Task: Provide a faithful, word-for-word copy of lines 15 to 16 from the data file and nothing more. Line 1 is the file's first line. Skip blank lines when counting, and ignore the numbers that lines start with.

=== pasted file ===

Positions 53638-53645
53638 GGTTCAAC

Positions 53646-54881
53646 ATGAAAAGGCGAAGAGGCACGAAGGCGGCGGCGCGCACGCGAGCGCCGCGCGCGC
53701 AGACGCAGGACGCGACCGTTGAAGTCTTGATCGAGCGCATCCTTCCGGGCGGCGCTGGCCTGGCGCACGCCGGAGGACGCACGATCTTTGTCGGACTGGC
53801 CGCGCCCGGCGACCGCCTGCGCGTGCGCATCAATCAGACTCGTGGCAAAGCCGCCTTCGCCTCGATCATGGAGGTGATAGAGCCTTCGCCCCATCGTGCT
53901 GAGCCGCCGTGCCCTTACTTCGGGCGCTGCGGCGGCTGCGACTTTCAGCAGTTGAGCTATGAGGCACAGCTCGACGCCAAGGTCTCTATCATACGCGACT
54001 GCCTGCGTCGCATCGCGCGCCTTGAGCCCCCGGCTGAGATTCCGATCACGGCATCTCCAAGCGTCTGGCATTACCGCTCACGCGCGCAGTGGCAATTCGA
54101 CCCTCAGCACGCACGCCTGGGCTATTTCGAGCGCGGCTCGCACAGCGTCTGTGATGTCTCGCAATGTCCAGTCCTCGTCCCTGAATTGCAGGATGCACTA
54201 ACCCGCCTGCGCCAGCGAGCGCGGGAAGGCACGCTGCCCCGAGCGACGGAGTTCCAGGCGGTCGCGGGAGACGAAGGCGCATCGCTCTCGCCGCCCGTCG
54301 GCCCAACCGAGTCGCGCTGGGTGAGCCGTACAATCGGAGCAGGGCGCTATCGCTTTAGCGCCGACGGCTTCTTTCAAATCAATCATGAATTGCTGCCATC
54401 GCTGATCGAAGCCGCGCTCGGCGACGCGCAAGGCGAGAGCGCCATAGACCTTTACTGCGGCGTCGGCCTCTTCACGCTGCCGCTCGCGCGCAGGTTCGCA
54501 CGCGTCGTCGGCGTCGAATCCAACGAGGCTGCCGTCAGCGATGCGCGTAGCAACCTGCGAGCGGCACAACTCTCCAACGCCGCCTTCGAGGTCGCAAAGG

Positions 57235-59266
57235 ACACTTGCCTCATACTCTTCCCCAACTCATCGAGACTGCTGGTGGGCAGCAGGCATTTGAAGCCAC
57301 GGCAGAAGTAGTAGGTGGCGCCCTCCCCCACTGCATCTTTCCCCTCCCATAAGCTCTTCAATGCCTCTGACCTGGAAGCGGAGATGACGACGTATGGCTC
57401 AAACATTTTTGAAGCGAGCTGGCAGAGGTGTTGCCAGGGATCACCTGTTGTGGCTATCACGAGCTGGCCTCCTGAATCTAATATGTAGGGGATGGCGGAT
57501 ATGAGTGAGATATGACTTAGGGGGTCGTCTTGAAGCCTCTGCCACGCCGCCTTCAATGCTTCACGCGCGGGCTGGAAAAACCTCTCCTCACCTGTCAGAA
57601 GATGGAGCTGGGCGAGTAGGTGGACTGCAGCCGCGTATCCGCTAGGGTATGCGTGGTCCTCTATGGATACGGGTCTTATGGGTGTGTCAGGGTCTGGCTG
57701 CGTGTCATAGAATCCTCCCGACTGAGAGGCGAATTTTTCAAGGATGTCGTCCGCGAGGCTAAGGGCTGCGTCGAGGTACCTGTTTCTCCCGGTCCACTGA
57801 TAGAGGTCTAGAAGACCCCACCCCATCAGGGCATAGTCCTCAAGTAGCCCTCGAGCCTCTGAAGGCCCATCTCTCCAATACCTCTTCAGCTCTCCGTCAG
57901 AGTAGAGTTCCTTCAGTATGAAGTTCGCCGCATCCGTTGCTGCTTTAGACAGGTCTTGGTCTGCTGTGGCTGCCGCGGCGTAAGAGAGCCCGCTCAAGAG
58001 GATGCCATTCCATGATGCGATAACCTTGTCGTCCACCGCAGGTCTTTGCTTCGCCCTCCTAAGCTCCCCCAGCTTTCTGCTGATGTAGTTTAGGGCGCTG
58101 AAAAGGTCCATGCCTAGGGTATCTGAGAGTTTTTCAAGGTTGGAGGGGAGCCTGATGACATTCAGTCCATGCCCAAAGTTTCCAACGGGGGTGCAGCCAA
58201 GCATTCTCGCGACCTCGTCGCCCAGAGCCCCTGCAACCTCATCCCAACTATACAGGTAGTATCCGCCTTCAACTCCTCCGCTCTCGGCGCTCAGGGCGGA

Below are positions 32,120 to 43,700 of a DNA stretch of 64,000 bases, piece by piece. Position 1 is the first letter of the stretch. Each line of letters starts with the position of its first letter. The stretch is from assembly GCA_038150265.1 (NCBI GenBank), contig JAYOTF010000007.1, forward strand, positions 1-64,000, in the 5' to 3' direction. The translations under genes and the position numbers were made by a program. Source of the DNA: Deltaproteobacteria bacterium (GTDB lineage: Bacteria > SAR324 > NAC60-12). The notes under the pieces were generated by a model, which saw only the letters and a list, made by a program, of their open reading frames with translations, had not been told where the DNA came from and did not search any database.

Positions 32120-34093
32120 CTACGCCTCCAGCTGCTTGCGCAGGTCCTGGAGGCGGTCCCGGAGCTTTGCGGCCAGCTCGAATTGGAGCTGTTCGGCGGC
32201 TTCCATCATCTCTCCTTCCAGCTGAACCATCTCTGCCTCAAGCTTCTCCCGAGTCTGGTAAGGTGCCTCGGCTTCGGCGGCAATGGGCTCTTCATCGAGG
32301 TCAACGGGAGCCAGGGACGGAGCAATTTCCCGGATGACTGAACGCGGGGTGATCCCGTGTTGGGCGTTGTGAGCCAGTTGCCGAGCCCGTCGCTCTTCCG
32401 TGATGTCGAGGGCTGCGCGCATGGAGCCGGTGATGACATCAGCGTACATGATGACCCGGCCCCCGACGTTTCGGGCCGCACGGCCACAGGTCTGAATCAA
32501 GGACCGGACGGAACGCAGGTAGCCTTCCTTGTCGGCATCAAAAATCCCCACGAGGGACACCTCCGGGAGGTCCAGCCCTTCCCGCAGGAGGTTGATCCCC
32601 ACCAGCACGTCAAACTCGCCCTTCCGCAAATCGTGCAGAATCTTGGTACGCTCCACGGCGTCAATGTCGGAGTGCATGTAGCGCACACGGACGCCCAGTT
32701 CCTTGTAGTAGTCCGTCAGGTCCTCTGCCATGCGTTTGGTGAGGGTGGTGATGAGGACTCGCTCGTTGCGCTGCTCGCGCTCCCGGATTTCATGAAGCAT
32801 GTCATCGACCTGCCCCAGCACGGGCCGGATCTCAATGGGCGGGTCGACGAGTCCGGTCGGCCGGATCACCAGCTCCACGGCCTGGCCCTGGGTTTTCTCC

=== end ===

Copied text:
57235 ACACTTGCCTCATACTCTTCCCCAACTCATCGAGACTGCTGGTGGGCAGCAGGCATTTGAAGCCAC
57301 GGCAGAAGTAGTAGGTGGCGCCCTCCCCCACTGCATCTTTCCCCTCCCATAAGCTCTTCAATGCCTCTGACCTGGAAGCGGAGATGACGACGTATGGCTC